More Questions About Chinese COVID-19 Numbers Emerge As Xi Proclaims “Mission Accomplished”


    More Questions About Chinese COVID-19 Numbers Emerge As Xi Proclaims “Mission Accomplished” Tyler Durden Tue, 09/08/2020 – 18:00 We imagine the mainstream American press would be the first to point out that there’s ‘no evidence’ that Beijing has been lying about its COVID-19 numbers, just like there’s ‘no evidence’ SARS-CoV-2 leaked from the Wuhan Institute of Virology. And now that the WHO’s team has come and gone, having neglected to look too closely at the lab, the world may never learn the truth. As President Xi holds a ceremony in Beijing to honor the Chinese who lost their lives, as well as those who fought and eventually ‘defeated’ the virus, the CCP is couching the event as a declaration of victory in the “People’s War” against the virus. Chinese President Xi Jinping honored the ‘heroes’ of China’s ‘people’s war’ against COVID-19 at a ceremony, lauding the country’s resilience as well as the decisive role played in containment efforts by the ruling Communist Party — Reuters (@Reuters) September 8, 2020 the ceremony, held – where else? – at the ‘Great Hall of the People’, Xi defended China’s “open and transparent” manner of battling the virus by presenting the national medal to respiratory disease expert Zhong Nanshan. Xi insisted that China’s tallies of COVID-19 were accurate as the Chinese press went all-in on pushing the narrative that the CCP’s actions saved “tens of millions of lives” around the world, despite the mountain of evidence that local officials delayed the response to the virus by at least two weeks, if not longer. A Xinhua special report published over the weekend waxed poetic about Xi’s sacrifices, including the many sleepless nights he dealt with as he “shouldered the extremely difficult mission of fighting the pandemic.” But as Beijing proclaims its latest three-week streak without any new “domestic” cases, South Korean health officials have just announced that 5 people traveling to SK from China have tested positive for the virus since Aug. 16, the day that Chinese health officials purportedly confirmed their last case of domestic transmission. Three of them were Chinese nationals, and 2 were South Koreans, according to Al Jazeera. Five passengers from China arriving in South Korea have been tested positive for coronavirus since August 16, according to South Korea’s health authorities, raising a question over the credibility of China’s claim of no local infection cases for more than three weeks. Among the five people, two were South Korean nationals and three were Chinese nationals. All of them showed no symptoms. China has announced that there have been no new locally transmitted cases of coronavirus since August 16. After taking several tours of foreign journalists through Wuhan in recent weeks, the CCP this week allowed a cotorie of business owners to tour the city, according to Nikkei Asian Review. But while Beijing has been cracking down on Western journalists, reporters from Nikkei spoke to several locals who claimed to have several family members who died from the virus. All of them hinted that the situation in Beijing is much worse than officials let on. But not all agree with that notion, even among Wuhan residents. Some people who spoke with Nikkei Asian Review on the street questioned the state response in the early days. “Had the government told us to wear a mask and take prevention measures earlier, we would not have seen so many deaths,” said a middle-aged man who requested anonymity. “My cousin lost three out of six family members.” Wuhan accounted for 3,869 deaths, or 83% of China’s confirmed total as of the end of August. Some people are concerned about the sustainability of an economic recovery driven mainly by state-induced investments. But thanks to Beijing’s unparalleled surveillance, which is now being applied to the mainland’s contact-tracing efforts, millions of middle-class Chinese can party on without a care like it’s 2019.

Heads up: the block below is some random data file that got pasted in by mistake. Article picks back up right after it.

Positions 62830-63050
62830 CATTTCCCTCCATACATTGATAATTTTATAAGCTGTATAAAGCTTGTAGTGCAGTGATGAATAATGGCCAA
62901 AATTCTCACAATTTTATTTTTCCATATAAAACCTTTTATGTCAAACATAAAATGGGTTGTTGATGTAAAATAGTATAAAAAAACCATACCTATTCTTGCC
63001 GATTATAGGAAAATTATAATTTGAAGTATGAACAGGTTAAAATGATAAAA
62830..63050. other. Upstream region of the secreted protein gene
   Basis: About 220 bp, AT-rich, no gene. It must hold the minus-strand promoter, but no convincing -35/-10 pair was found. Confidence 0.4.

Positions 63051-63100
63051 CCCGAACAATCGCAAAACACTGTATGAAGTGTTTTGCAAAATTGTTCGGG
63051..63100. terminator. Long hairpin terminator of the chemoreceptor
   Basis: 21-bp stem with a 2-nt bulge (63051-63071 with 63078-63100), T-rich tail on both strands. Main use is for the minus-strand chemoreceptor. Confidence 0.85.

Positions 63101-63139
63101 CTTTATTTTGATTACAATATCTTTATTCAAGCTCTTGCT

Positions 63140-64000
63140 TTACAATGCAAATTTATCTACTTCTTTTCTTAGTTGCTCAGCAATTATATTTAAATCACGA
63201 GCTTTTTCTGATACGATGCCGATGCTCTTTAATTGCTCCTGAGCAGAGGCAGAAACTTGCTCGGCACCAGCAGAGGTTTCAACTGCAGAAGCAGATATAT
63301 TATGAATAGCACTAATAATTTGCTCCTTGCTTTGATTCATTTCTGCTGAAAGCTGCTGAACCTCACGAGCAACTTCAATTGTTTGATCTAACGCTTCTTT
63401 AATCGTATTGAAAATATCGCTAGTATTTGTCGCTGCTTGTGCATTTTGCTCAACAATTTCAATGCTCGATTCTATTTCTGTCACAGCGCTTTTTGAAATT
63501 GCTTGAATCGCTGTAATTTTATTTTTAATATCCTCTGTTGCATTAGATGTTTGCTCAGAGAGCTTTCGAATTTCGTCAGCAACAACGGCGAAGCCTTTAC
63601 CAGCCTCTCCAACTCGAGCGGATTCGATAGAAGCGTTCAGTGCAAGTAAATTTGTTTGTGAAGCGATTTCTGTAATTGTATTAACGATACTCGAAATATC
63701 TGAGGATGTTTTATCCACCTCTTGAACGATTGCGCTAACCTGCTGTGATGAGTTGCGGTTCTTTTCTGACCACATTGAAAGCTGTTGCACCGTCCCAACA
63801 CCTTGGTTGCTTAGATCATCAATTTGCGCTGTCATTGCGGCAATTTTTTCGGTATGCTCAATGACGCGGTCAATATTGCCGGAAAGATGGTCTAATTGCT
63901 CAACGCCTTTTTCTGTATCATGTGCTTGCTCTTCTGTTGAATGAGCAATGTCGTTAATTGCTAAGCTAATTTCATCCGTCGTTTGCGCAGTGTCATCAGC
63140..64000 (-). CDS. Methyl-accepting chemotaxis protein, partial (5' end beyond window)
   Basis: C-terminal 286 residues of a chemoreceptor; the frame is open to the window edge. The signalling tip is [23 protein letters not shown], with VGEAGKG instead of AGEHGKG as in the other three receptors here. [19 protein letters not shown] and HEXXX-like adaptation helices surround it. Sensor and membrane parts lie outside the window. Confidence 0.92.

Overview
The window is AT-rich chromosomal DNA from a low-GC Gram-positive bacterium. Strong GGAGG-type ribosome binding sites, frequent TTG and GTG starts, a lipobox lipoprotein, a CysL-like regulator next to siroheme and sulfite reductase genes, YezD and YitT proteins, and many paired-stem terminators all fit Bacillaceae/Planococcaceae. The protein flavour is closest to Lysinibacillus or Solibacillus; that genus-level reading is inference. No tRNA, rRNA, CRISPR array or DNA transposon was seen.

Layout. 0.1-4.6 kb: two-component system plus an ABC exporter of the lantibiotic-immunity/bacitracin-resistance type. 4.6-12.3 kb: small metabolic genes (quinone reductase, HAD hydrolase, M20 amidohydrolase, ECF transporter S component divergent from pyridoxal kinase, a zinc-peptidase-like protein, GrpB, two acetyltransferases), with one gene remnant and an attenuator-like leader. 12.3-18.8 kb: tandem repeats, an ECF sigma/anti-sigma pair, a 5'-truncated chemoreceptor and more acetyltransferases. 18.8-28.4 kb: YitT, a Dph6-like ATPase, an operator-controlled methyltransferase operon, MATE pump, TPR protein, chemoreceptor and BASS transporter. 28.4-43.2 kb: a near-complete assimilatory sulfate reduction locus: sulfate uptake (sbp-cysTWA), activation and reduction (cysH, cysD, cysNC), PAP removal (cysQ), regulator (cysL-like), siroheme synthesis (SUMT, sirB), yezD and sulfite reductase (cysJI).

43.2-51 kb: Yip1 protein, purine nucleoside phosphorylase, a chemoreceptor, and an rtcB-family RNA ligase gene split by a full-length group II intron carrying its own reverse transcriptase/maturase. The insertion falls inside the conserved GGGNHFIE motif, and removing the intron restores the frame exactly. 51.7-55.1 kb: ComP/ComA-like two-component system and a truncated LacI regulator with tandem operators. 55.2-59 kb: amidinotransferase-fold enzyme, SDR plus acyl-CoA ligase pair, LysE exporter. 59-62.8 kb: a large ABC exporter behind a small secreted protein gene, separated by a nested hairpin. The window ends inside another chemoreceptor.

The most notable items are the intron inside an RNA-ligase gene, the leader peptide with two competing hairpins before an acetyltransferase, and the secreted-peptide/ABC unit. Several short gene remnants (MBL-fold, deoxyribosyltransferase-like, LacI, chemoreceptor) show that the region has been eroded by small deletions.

Please enter your comment!
    Please enter your name here